ETC's Virtual Playhouse Premieres 'Impossible?'

By: Jennifer Sexton-Riley

Susana Creel. COURTESY PHOTO

On Saturday, Oct. 24 at 4 p.m. Eventide Theatre Company's Virtual Playhouse will present the regional premiere of Lee Roscoe's timely satire about the rise of tyranny in the United States, “Impossible?” This free, livestreamed event will take place on Eventide's Facebook page, facebook.com/eventidetheatrecompany.
“Impossible?” focuses on a group of friends in a small New England town and how their lives are affected and transformed by the rise to power of a tyrannical president. Any similarities to the present situation in real life to the contrary, Roscoe wrote the play back in the Bush era. It is an expression of her longtime obsession with and exploration of the rise or potential rise of fascism in the United States.
The subject matter sounds like serious business, and it is, but within Roscoe's skilled and playful hands the two-act work emerges as a funny, insightful and thought-provoking experience filled with witty dialog and laughter.
Sarah St. Mimsey is an artist who just wants to make ends meet. Dave O’Sulley, Sarah's love interest and romantic partner, owns the local radio station. Their best friend, Landon Eldredge, is a farmer. Their relationships and lives are thrown into turmoil with the rise of newly elected president Eddie Fabuloso, cheered on by his adviser Nikki Mugg. As Fabuloso's stability begins to deteriorate, his impact on the nation and its people grows more dire. The local meets the national as O'Sulley covers a Fabuloso rally for his small town radio listeners.
Roscoe is an award-winning playwright whose plays have been seen from New York City to venues all over Cape Cod as well as in Boston, at the Great Plains Theater Conference in Omaha, Neb. and on public radio in San Francisco and at Brandeis University. An Equity actress who trained at HB Studio and Circle in the Square, she knows theater from backstage to footlights. She explained that although her plays take on different forms — from poetic to satire to kitchen sink realism — they all explore how the dysfunctional nature of our culture impacts human hearts and relationships.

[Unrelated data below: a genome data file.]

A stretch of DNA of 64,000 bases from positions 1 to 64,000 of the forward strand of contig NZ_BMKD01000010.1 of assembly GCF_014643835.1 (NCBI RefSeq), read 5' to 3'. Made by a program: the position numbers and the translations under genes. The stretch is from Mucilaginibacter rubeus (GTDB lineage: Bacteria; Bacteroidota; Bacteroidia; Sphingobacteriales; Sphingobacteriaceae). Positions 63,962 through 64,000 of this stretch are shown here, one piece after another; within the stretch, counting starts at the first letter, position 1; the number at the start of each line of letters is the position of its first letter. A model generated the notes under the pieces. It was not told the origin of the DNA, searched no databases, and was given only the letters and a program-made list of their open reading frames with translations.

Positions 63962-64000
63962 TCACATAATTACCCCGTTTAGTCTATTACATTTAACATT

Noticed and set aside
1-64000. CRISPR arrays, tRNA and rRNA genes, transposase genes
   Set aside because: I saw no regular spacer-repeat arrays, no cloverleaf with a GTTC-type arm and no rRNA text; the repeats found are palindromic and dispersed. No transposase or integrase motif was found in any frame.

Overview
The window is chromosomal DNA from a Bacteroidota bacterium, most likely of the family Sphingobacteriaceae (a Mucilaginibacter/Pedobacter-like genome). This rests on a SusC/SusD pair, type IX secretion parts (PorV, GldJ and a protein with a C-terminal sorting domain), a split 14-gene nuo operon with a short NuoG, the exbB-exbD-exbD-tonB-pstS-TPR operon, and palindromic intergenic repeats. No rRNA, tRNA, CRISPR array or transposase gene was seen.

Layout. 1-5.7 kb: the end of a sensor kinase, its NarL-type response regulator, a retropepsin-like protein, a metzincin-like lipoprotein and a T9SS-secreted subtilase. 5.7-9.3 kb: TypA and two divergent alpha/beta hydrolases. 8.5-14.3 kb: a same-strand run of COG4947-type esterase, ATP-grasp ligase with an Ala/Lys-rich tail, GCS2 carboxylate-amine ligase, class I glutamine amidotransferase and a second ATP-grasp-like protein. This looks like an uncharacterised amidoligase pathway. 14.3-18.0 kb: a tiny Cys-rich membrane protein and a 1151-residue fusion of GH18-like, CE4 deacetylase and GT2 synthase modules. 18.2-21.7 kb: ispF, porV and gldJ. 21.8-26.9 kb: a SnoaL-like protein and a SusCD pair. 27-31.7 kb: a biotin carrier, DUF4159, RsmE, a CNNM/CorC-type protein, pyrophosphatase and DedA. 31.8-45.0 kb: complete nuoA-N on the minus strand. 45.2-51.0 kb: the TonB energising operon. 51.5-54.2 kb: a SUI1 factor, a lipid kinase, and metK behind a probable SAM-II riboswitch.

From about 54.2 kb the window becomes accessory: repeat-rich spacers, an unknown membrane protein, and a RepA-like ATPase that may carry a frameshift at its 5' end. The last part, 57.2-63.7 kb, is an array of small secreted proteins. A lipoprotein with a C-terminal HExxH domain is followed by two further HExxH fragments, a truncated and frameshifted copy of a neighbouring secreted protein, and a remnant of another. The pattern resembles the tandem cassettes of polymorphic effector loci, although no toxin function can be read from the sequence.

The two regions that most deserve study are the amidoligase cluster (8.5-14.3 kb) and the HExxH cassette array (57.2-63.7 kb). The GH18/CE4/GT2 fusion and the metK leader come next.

“The patterns of authoritarianism are cartoonlike in their obviousness,” Roscoe said. “It always happens the same way, whether it's Mussolini, Stalin, Pinochet. It's the same pattern. Exceptionalism. Fake religiosity. Militarism. Greed. Grabs for power.”
“Impossible?” has undergone different transformations over the years as it has been workshopped and finessed, Roscoe said, and in this version she has added a few timely bits of recognizable color.
“That's the nice thing about theater,” Roscoe said. “You can change and adjust, adapt to the times. So I inserted a few appropriate lines into this version.”
The introduction of a hyperbolized, cartoonish affect to the White House has a real impact on Roscoe's characters on a grand scale. She emphasizes that her play is not intended to be partisan, but rather to investigate how this cartoonishness and realism intersect in the story. How will it all affect this guy who owns a radio station and the woman he is in a relationship with? Will it bring them closer? Or drive them apart? What happens when it rebounds on them? Will their friendships survive the strain? A character Roscoe describes as “right wing” in the play feels marginalized, and we feel for him too.
“We empathize with him,” Roscoe explained. “There are no paper tigers here except the president.”
“Impossible?” was originally scheduled to premiere in September as a full-scale stage production on Eventide Theatre Company's Gertrude Lawrence Stage in Dennis, but with the rise of COVID-19, the theater did what all great theaters do. They improvised and adapted.

“The plan is to follow the trend we started with 'Touched by War' in the spring,” Eventide's Artistic Director Chris Edwards said, referring to the theater's virtual production in May of the 2020 Jeremiah Kaplan Playwriting Competition winner by James Marlow. “Actors will have entrances and exits, there will be sound effects, we'll have appropriate virtual backdrops for scenes. We will produce the play in a manner that will be as close to what we would do onstage as we can under the limitations of Zoom. We've found it very effective in the past.”
“Impossible?” will feature Susanna Creel, Bonnie Fairbanks, Adolfo Herrera, Geoff Newton, Brandon Prentiss, Stephen Rourke and Skye Whitcomb.
This event is free, and donations will be welcomed. “Impossible?”
is supported by The Massachusetts Cultural Council and the towns of Brewster and Dennis. See the livestream premiere on Eventide's Facebook page, facebook.com/eventidetheatrecompany on Saturday, Oct. 24 at 4 p.m. The recording will be available at eventidearts.org through Sunday, Nov. 15.